16 June 2014

Ryan And The Electric Eel

Sounds like the name of a band, doesn’t it? Or a children’s movie perhaps, a funny TV show, an exciting book? It’s not. It is a tool, a very burly one. They can be rented at your local DIY store to clean up your sh*t. Ryan’s favorite thing to do on a sunny Sunday afternoon.

We are having some issues in the basement. Every time it rains the basement floods. Every time we shower the basement floods. Every time we flush the toilets, the basement floods. Basically anything involving water will cause our basement to flood. The sump pump we purchased is not up to the job because of the silt that blocks the water intake and causes the pump’s motor to overheat.

Egged on by my cousin and me, who were raised to attempt everything yourself before calling in the professionals, Ryan rented the Electric Eel: a burly machine that pushes and rotates a sharp object attached to a steel cable down the drain and cuts up whatever is in its way. Then you pull it back out, insert a bigger sharp object and do it all over again. Until the obstruction is completely gone and your water flows freely again. Sounds easy enough, in theory.

The reality is a little different. First off, you don’t stick the Eel down the drain in the floor but open up a pipe that connects to the main line, usually located closer to the street. The Home Depot guy told us the blockage is always in that pipe. In our case we found out there was nothing to open up. We found a pipe going down into the newly poured cement floor at the front, but it is not capped off. That can’t be good. When we looked inside, we could not see anything alarming. We figured the blockage was probably not there, but in the part that’s under our floor. If that pipe had been blocked, then our basement would have flooded from there as well since it was not closed off.

But what do we know, we’re not professionals, and the tool was paid for, so we stuck the Eel down that pipe anyway. We pushed the line down as far out as it went, about thirty feet. Then we hauled it back in. That was the fun part. The engine had some trouble pulling all that weight, and Ryan had to give it a hand. Hanging directly over the pipe, he got up close and personal with the contents of the sewer. He was not happy and very vocally so. It did stink, I’ll give him that, but Lola’s diapers were so much worse. What was truly awful though, was the brown splatter flying off the cable when it rolled back up onto the reel. I held up a piece of cardboard to catch most of it, but not all.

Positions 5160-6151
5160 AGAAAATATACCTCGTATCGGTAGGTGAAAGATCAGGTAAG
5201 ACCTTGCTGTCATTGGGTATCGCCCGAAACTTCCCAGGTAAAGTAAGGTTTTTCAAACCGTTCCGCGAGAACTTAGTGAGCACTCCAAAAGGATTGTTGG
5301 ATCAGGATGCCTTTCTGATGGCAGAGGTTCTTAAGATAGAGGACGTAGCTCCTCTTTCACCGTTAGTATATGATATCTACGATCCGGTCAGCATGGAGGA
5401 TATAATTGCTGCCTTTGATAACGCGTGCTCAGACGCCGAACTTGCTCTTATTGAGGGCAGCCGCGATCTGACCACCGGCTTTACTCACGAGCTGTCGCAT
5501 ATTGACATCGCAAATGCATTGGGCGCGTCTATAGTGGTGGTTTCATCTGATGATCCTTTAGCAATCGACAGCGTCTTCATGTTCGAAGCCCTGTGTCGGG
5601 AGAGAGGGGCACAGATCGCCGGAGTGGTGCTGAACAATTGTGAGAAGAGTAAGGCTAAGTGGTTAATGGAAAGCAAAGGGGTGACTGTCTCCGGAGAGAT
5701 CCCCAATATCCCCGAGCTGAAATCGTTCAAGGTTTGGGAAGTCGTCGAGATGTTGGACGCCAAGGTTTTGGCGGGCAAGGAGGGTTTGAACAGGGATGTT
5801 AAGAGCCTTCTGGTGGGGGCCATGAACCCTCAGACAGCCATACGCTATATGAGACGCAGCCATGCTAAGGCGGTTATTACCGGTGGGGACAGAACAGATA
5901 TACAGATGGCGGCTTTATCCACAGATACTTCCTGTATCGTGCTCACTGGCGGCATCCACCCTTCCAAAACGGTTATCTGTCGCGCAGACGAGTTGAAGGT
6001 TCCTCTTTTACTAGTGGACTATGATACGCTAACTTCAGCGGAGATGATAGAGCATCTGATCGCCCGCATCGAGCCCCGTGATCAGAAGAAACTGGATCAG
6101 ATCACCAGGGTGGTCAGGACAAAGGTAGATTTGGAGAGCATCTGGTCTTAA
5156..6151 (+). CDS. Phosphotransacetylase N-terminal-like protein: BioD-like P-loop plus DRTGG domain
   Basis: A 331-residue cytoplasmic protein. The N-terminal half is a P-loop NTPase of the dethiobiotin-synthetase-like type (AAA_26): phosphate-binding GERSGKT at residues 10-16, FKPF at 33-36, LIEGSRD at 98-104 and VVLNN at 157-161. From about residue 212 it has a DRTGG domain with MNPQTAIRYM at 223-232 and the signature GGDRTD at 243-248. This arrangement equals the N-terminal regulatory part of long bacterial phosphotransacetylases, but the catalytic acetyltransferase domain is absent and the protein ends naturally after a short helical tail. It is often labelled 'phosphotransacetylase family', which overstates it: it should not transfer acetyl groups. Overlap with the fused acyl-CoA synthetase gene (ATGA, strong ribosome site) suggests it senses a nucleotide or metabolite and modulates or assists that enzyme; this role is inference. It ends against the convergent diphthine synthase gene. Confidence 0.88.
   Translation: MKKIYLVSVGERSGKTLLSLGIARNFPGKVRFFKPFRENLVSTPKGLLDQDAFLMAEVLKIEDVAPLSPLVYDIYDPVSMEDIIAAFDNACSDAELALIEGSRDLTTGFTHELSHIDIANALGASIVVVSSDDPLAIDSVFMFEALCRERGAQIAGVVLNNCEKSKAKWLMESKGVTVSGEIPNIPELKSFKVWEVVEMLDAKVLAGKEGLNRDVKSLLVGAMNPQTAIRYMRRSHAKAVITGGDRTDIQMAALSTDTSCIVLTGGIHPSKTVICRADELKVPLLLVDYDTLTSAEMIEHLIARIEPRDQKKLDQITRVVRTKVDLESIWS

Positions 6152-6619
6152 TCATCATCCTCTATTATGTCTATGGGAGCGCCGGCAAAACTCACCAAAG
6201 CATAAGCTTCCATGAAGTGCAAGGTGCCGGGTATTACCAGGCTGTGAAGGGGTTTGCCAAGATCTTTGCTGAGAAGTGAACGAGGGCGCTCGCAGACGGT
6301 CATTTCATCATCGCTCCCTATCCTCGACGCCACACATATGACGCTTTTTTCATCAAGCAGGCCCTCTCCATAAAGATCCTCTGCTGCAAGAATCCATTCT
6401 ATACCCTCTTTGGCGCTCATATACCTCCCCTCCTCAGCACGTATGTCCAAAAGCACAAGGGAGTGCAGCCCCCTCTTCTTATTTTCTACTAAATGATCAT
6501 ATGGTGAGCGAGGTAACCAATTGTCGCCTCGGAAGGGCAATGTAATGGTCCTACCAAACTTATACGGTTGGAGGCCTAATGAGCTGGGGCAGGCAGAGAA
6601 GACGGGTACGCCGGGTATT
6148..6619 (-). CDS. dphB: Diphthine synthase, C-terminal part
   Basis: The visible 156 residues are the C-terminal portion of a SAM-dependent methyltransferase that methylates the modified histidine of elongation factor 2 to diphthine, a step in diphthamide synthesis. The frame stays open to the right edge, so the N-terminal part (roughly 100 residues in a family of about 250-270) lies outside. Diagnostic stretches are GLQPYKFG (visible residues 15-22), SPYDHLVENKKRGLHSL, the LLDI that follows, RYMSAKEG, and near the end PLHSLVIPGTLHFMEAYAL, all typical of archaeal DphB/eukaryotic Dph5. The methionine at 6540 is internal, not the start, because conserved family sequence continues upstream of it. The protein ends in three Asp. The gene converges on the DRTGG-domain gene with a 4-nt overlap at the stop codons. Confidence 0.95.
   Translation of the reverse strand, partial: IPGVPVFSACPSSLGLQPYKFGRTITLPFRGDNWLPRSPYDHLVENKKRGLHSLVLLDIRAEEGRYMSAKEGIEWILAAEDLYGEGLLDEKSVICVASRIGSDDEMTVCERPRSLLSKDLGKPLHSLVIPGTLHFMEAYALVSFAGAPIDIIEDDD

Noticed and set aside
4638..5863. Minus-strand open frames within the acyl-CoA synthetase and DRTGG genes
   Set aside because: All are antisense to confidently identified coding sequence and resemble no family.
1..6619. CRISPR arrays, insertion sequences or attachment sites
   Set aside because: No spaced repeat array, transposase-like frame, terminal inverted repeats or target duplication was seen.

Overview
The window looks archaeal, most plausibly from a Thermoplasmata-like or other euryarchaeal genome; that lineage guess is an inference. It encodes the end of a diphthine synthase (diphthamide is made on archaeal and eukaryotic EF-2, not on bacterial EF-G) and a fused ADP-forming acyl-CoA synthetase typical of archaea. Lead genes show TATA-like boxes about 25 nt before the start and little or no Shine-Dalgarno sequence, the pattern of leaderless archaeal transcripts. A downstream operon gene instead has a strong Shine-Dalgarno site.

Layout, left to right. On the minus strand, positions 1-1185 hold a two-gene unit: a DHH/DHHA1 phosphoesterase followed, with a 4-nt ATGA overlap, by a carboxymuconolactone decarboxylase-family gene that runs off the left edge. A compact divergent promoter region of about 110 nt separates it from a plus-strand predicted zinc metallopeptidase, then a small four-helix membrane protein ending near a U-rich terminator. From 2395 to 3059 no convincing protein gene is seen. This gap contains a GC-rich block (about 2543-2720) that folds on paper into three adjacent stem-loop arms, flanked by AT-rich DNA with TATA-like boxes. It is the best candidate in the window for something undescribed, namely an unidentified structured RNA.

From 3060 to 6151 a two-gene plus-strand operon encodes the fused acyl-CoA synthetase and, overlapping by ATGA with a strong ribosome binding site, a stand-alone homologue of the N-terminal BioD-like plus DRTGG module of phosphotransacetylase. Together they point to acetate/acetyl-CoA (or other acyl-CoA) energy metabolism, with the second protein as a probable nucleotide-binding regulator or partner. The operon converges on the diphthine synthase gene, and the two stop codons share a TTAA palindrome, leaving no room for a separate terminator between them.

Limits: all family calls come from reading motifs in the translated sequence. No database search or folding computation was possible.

The worst part of it was that it didn't do any good. The water pooling in the drain was still there. Nothing had changed. We had only proven to ourselves what we already knew: we are the exception to the rule and our blockage is under the house. And for that we need a professional. So we hauled the heavy-ass machine back up the stairs, hosed it off, and took it back to the Home Depot. For the time being, we’ll take short showers and hope it doesn't rain. Oh, the joy of home ownership.

3 comments:

  1. Omg! I can always count on you for an entertaining story! Hope the resolution is easier that it sounds like it will be.

    ReplyDelete
  2. You don't have a lift pump to get things to the sewer line, do you?
    GAH! Raw sewage is totally gross. TOTALLY.

    ReplyDelete

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